ALWAYS do a YouTube.com search to see the correct form of the movements that you don’t know. It’s VERY important that you are using great form when exercising. This will keep you healthy and get you the best results in the shortest period of time.
When you’re getting started with a new workout program it’s almost inevitable that you’re going to get really sore. This isn’t a bad thing, and it’s actually a sign that your body is changing for the better. I always suggest that you learn to love the soreness, and even crave it.
The hard thing for some beginners to figure out is the difference between being sore, and being injured. Or being so sore that it could lead to an injury. I don’t want to scare you, I just want you to think about the difference.
You want soreness, but if you’re too sore you might want to modify your workout. For example, let’s say that you did a legs day on Monday, and the next Monday you’re back at the gym for another legs day. If your legs are still so sore that it’s painful to squat or get loosened up, you should probably skip your legs day that week, and spend some extra time doing some slow cardio to help flush some additional blood through those muscles.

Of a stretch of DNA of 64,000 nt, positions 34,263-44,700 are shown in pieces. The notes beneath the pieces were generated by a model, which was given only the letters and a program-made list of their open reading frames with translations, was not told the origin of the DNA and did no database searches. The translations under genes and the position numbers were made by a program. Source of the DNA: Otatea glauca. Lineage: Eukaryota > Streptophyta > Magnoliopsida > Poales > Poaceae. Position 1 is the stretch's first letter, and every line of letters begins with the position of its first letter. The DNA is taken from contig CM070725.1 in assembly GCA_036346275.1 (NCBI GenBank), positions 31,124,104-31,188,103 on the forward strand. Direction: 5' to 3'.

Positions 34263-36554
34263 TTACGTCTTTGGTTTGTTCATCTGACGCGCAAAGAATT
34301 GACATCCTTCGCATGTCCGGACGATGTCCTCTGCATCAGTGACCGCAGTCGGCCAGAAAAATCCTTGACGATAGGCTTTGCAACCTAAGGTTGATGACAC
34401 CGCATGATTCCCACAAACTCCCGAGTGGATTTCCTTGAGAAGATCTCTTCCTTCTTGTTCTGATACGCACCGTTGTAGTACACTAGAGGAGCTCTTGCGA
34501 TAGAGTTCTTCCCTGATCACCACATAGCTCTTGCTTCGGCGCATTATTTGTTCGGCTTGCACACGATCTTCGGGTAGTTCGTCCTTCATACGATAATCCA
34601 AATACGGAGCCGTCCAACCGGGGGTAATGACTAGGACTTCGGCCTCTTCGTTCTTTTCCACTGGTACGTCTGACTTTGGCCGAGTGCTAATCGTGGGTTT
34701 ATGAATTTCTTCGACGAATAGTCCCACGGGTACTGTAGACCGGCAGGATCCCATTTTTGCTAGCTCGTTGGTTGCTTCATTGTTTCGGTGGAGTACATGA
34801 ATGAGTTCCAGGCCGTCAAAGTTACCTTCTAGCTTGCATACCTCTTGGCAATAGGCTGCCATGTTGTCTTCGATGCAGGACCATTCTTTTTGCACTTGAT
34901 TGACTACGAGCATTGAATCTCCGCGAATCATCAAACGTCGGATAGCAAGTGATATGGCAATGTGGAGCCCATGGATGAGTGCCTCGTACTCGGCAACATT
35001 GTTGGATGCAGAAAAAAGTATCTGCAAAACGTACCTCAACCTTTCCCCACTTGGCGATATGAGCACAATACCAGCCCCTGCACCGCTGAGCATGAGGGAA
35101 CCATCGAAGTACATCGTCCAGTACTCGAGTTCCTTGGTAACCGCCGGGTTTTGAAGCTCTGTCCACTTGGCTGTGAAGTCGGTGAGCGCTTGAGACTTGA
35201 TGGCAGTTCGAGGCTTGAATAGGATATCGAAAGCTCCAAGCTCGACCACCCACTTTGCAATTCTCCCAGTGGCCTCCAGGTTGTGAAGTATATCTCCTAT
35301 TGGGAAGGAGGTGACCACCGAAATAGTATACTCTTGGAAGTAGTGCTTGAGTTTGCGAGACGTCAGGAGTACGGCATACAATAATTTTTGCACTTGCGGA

It’s all about listening to your body.
Some ways that you can reduce muscle soreness are…
- Do 20-40 mins of very low intensity cardio. A bike, elliptical, or some other form of non-impact exercise is perfect.
- Doing daily compression. Once of my favorite tools is the Voodoo band. It’s essentially a big rubber band that you wrap around the sore area for 2 minutes, move through a range of motion, then remove. You will feel a rush of fresh blood entering the sore area to encourage faster recovery.
- Contrast therapy. This is great, but can be a little uncomfortable. The idea is to go from cold to hot, which will constrict the blood vessels with the cold, and then open them up with the hot. You can do this with cold and hot showers, or baths, or even ice to hot packs. Just make sure to NOT put ice packs directly on your skin.
- Foam roller and stretching. This is another great way to help promote faster recovery and help your muscle work more efficiently. Most gyms will have foam rollers, and you simply roll the tender muscle over the roller, and leave it there until you feel relief. Side note, don’t roll your lower back.
Putting it all together
If you can create a habit to go to the gym, find a good program to follow, and learn how to deal with your muscle soreness, you are well on your way to living the life of an extremely fit and healthy person.
Trust me that once you get into great shape you will never want to feel bad ever again. Health and fitness will make you feel amazing all the time. Not only physically, but emotionally as well. This article only scraps the surface of what your journey will be like. Just remember to have fun along the way!
If you want to reach me you can do so at www.AllAroundJoe.com.
Joe Bauer CSCS